When someone says “lower class”, do you automatically equate that to “low class”? Does your mental image contain people living in urban ghettos, or rural poverty, or homeless beggars living on the charity of others? Or, do you think of those elements of society with a more feral nature? Do you equate “lower class” with those that lie and cheat and steal? If you see someone with shabby clothes, or worn-out shoes, or teeth untouched by orthodontia, do you pigeon-hole that person as somehow less important or useful? All of this is part of a social tradition of establishing a pecking order. It is the children of rich merchants picking on the kids of poor coal miners who go to the same High School. It is disgraceful, and largely irrelevant to individual human potential. Unfortunately, it is often a self-fulfilling stigma, and becomes personally relevant through the destruction of self-esteem. In other words, “humble beginnings” have a bad rap these days.

In part 2, I’ll describe some of my personal experiences with the concept of class. I dedicate this post to Peter O’Toole and the memory of Margaux Hemingway for widely divergent reasons.

Saturday, March 11, 2006

Spring Break

It has been a while since my last post. I am still tied up with other pressing affairs, so it might be a while before my next one. A few comments before I submerge myself again:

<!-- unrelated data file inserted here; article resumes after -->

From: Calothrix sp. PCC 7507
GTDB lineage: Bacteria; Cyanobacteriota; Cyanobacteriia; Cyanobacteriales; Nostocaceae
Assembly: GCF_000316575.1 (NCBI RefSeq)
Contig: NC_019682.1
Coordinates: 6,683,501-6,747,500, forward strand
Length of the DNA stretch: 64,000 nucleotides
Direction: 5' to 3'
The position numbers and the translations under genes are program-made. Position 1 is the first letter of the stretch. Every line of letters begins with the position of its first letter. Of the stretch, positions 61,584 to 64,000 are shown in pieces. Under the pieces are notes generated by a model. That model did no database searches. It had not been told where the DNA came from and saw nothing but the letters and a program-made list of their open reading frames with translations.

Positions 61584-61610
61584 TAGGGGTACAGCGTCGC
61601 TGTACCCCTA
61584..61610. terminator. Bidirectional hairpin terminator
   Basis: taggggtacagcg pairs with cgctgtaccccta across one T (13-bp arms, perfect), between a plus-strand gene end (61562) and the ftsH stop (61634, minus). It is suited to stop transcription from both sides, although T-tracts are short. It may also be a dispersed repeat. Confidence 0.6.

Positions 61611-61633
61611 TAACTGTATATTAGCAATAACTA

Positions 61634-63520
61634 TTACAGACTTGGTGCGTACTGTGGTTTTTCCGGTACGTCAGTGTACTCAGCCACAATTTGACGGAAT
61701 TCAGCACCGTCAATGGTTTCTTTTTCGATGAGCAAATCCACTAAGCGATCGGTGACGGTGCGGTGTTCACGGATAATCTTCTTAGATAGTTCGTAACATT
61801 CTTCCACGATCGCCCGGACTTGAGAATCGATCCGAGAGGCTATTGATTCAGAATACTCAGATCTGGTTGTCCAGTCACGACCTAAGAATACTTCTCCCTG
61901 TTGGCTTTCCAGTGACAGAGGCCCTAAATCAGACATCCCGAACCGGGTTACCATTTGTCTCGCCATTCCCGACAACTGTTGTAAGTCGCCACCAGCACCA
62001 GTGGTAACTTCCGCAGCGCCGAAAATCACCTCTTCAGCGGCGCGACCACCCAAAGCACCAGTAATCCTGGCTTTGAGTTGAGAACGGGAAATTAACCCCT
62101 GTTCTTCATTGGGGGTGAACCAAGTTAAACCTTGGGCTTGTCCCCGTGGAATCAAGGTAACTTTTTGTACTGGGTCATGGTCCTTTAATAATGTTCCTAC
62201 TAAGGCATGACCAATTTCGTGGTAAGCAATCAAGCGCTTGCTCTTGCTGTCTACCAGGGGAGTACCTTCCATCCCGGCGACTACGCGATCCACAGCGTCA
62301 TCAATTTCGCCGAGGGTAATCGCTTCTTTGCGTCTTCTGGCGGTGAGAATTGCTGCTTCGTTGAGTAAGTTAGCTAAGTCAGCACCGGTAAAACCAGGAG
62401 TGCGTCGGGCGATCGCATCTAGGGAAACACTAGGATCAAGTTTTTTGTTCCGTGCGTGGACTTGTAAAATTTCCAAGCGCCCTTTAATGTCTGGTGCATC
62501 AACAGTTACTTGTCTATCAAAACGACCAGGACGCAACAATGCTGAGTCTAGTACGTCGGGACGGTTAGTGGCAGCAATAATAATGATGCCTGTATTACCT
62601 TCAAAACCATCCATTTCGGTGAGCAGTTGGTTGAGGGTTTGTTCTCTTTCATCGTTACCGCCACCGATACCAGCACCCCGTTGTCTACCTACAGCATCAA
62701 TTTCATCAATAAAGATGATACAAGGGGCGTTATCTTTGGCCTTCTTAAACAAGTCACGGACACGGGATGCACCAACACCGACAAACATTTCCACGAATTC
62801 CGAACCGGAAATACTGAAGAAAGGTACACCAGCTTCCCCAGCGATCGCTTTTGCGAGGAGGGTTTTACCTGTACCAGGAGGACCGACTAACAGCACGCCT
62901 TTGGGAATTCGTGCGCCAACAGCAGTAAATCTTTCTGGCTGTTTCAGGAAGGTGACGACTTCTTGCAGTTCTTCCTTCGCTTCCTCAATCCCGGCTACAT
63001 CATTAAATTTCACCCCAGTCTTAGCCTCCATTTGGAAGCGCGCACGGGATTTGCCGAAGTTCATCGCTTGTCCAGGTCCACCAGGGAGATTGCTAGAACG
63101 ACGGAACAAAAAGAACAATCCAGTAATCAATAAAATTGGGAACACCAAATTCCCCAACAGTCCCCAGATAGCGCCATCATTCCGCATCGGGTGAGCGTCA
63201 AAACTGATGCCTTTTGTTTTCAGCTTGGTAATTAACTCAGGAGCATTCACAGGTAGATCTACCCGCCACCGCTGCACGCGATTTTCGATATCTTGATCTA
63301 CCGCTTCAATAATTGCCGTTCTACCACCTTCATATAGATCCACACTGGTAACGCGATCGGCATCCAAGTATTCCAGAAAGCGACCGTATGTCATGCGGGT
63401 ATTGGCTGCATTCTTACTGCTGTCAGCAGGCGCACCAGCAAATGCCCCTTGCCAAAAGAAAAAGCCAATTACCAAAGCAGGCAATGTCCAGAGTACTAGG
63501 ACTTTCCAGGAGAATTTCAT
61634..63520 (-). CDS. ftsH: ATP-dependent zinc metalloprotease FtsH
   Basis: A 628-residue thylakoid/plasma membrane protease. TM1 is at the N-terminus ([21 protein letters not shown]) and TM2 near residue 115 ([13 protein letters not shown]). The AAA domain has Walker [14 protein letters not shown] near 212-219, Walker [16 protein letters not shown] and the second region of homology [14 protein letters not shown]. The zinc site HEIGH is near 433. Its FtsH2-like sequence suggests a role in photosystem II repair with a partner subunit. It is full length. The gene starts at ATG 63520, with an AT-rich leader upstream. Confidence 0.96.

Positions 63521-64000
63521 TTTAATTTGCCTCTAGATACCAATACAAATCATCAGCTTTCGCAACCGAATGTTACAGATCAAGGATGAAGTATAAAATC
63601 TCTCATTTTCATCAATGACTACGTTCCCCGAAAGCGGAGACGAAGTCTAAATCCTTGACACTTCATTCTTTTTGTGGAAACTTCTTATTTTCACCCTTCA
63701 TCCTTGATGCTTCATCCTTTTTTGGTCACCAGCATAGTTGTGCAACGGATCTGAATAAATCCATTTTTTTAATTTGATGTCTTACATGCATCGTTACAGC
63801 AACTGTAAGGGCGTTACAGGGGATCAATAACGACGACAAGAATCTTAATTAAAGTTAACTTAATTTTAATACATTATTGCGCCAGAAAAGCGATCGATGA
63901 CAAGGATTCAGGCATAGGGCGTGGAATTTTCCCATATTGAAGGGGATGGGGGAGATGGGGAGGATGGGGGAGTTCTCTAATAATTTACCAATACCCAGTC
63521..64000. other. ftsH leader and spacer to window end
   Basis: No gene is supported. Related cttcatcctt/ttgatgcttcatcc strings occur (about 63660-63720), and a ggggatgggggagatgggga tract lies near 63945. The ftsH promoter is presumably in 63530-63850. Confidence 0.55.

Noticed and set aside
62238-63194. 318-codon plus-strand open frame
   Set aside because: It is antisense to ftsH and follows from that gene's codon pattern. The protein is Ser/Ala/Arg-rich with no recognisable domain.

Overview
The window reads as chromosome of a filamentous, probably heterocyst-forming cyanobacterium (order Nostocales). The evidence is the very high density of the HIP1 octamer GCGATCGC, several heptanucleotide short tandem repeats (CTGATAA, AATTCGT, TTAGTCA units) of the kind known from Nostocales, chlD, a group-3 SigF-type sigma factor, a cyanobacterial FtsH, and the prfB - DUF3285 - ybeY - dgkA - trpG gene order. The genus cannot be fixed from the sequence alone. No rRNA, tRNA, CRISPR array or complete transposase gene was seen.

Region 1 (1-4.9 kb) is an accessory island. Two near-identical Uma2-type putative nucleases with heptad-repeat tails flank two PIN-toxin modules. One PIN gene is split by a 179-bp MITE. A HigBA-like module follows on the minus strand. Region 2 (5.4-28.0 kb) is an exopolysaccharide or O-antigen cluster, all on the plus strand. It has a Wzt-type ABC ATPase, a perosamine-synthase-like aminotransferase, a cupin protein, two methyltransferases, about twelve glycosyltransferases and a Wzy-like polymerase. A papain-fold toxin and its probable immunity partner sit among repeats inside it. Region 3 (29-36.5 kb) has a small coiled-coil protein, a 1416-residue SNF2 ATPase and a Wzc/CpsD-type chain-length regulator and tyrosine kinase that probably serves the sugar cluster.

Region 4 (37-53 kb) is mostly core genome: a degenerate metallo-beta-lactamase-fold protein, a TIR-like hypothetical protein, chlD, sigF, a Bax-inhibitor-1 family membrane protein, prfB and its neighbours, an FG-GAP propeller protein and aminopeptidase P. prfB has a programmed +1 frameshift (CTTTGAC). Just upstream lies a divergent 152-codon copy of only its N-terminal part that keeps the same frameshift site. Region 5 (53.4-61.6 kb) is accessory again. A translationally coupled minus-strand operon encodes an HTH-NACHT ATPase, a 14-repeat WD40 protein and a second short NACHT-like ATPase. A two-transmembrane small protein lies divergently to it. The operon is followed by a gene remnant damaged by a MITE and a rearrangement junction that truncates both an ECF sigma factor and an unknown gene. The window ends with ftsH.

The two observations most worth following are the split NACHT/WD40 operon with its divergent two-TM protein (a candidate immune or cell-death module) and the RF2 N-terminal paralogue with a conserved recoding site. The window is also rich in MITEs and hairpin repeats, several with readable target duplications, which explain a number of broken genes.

It seems an insane shame to me that no Muhammad version of this can be made without some numbnuts believing that he must kill the maker for making it. My set will never be complete without one.

Beast, you are right, my last post was too long, but I didn't want to break it up.

This was not, strictly speaking, intended to be an atheist blog. As the name suggests, it was intended to expose the techniques used to dominate, hypnotize, persuade, and scam the trusting and gullible. Since I consider religion to be the world's oldest scam, I guess it's only natural that I go there so often. I also consider the distinction between a cult and an accepted denomination to be one of only minor differences. As for the ideological differences leading to conflict between faiths, I think they are neatly summed up by Carroll's imagery of Tweedle Dee and Tweedle Dum.

I'm going to try to get back to the roots of this blog, and I am also going to try to pick on Islam a little for balance. Islam seems to me to be an even bigger game of "Simon says", and an even bigger ignorance factory. I once had a devotee describe Saladin to me in terms that would make one think he walked about handing out posies. Right... and Hitler was nice to blond and blue-eyed children too. Two opposite distortions do not result in reality.